February 26, 2021

Apollo Group to Buy Maker of Math Courses

Hoping to keep more of its students from dropping out, the Apollo Group, which operates the profit-making University of Phoenix, said Tuesday that it would pay $75 million to buy Carnegie Learning, which offers computer-based math instruction.

Carnegie Learning, based in Pittsburgh, was founded in 1998 by scientists from Carnegie Mellon University who developed an approach to teaching math that combines classroom work with computer instruction. Its Cognitive Tutor software analyzes students’ weaknesses as they work through problems and offers new problems until they are ready to move on.

“Math is a subject where we see a lot of students having difficulty” at the college level, said Gregory W. Cappelli, Apollo’s co-chief executive. “We think by adding the Carnegie Learning solution into our platform, we’ll really help our students to have better outcomes in math.”

Carnegie Learning is one of a number of small- to medium-size companies that offer instructional material for use on computers and tablets and data analysis for schools, a market that has piqued investors’ interest in the past year. It says its curricula is used by 600,000 students in grades 6 through 12, in 3,000 schools nationwide.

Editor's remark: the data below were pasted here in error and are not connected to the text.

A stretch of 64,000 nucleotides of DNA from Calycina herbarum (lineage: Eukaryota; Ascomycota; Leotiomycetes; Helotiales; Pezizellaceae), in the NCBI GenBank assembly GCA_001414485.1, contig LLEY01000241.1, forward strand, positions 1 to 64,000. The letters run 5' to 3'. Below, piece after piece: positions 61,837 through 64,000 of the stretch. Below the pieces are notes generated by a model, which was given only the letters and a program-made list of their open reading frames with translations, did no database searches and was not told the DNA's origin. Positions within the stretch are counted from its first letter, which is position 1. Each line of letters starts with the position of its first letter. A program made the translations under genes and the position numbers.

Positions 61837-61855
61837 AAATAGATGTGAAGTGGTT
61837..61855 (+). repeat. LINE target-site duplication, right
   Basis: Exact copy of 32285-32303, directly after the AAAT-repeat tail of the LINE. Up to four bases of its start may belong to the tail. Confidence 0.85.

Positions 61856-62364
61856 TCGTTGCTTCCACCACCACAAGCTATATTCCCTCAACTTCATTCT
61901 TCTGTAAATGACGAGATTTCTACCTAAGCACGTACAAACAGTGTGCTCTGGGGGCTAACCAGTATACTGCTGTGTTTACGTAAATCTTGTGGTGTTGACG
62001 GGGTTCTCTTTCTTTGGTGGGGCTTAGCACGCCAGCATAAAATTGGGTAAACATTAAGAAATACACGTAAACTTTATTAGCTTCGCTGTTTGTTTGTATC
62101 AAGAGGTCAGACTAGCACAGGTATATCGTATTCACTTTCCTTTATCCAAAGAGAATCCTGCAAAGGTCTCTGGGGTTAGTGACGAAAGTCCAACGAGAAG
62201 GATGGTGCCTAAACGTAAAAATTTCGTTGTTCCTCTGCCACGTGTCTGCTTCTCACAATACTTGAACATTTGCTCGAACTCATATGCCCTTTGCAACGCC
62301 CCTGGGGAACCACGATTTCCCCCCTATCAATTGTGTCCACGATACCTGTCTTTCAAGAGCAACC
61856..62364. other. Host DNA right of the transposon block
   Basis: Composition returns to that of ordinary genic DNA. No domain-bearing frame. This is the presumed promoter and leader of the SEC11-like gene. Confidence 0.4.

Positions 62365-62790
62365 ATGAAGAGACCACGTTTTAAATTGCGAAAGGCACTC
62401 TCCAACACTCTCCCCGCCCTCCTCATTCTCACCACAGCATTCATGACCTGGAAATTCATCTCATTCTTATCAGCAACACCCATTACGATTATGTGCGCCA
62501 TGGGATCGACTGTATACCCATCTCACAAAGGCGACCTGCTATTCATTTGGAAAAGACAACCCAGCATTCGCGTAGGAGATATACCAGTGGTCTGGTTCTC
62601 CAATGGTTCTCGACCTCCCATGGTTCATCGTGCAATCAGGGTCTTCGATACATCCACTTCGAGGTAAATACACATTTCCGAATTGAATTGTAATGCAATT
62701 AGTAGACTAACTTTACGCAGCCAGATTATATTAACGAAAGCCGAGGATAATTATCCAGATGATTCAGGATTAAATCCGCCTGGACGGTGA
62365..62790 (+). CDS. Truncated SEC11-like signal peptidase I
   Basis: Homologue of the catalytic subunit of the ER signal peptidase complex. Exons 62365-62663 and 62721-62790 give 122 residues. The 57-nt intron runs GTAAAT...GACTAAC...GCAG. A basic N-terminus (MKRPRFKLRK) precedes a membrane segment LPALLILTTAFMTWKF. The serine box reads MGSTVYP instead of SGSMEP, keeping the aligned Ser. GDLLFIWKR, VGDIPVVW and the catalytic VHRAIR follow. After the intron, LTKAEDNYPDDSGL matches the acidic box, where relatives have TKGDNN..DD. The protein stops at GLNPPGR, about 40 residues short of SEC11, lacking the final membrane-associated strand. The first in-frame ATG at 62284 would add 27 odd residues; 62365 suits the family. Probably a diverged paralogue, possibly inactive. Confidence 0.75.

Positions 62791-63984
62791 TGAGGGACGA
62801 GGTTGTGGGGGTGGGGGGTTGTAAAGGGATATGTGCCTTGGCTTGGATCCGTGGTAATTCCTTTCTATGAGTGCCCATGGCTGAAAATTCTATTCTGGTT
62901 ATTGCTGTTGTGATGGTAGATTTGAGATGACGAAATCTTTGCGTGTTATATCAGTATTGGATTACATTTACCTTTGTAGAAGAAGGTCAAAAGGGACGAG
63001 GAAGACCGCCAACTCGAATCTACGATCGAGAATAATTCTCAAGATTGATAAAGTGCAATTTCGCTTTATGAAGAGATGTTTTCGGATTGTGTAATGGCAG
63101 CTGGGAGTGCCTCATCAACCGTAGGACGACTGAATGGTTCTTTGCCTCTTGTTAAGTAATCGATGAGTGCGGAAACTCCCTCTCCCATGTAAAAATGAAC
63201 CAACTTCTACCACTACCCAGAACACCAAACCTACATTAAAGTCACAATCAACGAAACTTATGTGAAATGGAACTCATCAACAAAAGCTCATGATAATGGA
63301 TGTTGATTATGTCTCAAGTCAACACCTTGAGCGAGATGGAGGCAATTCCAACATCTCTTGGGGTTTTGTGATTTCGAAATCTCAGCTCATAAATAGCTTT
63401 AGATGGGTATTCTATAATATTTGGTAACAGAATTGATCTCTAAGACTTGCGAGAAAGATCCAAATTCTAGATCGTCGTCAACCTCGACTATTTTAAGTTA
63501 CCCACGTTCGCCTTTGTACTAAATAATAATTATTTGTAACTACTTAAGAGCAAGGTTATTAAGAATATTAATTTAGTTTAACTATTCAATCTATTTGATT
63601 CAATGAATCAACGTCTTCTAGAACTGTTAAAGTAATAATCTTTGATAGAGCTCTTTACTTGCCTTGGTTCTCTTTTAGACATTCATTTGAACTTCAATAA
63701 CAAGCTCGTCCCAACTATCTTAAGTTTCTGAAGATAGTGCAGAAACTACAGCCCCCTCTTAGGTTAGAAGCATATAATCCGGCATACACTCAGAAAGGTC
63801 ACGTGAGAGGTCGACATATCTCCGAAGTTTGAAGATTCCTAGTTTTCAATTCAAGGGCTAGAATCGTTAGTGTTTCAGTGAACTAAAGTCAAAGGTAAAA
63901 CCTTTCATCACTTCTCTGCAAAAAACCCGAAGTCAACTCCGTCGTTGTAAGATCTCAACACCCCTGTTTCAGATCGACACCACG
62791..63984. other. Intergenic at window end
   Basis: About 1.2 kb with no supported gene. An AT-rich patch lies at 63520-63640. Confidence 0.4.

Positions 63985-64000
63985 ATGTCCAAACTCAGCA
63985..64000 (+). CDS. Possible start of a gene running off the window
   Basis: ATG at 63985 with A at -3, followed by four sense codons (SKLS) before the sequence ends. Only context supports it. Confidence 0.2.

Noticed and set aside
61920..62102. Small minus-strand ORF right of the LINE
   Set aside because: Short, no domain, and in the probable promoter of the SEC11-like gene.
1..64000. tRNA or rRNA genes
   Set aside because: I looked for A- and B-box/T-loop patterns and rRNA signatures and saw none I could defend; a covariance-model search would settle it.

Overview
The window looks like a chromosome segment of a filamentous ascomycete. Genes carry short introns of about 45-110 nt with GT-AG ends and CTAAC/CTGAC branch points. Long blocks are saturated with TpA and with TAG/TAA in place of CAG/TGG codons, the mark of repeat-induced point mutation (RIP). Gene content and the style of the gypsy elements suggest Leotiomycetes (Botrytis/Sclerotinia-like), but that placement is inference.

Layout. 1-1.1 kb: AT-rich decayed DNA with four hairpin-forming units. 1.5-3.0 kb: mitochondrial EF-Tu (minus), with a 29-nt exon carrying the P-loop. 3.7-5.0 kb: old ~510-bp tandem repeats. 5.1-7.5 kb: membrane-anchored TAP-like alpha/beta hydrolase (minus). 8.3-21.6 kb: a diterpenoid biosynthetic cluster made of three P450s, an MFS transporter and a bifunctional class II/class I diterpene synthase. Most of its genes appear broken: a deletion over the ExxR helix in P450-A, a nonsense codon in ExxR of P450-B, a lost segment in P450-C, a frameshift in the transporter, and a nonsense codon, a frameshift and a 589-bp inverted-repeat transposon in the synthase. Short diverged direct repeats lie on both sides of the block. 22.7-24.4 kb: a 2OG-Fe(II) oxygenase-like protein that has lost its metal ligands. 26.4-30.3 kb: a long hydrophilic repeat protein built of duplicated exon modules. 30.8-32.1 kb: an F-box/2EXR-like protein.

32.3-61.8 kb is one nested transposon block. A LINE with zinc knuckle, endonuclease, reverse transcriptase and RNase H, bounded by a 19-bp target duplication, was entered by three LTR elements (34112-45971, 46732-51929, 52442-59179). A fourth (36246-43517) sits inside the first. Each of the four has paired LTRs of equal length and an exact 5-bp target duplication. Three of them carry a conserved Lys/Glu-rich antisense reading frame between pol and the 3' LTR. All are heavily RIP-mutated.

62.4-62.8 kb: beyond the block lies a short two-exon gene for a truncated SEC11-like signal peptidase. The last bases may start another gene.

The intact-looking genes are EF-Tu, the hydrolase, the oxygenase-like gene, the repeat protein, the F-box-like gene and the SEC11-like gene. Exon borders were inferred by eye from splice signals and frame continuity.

Dennis Ciccone, Carnegie Learning’s chief executive, said sales had increased 20 to 30 percent annually since 2005, although they have slowed this year with the economy. Apollo plans to adapt the Carnegie Learning software for other academic subjects and use it both in traditional classrooms and with online students.

Profit-making colleges like the University of Phoenix have been the focus of government scrutiny in recent years, accused of aggressively recruiting students, especially online students, but saddling them with unmanageable debt and few marketable skills. In June the Education Department tightened regulations, though not as strictly as industry critics had advocated.

Although enrollment at the 400,000-student University of Phoenix has fallen sharply, Apollo’s stock hit a 52-week high last month after the release of quarterly results in June that exceeded analysts’ estimates.

Article source: http://feeds.nytimes.com/click.phdo?i=d2bcd94cf2787c181f3adfac29f1c21d

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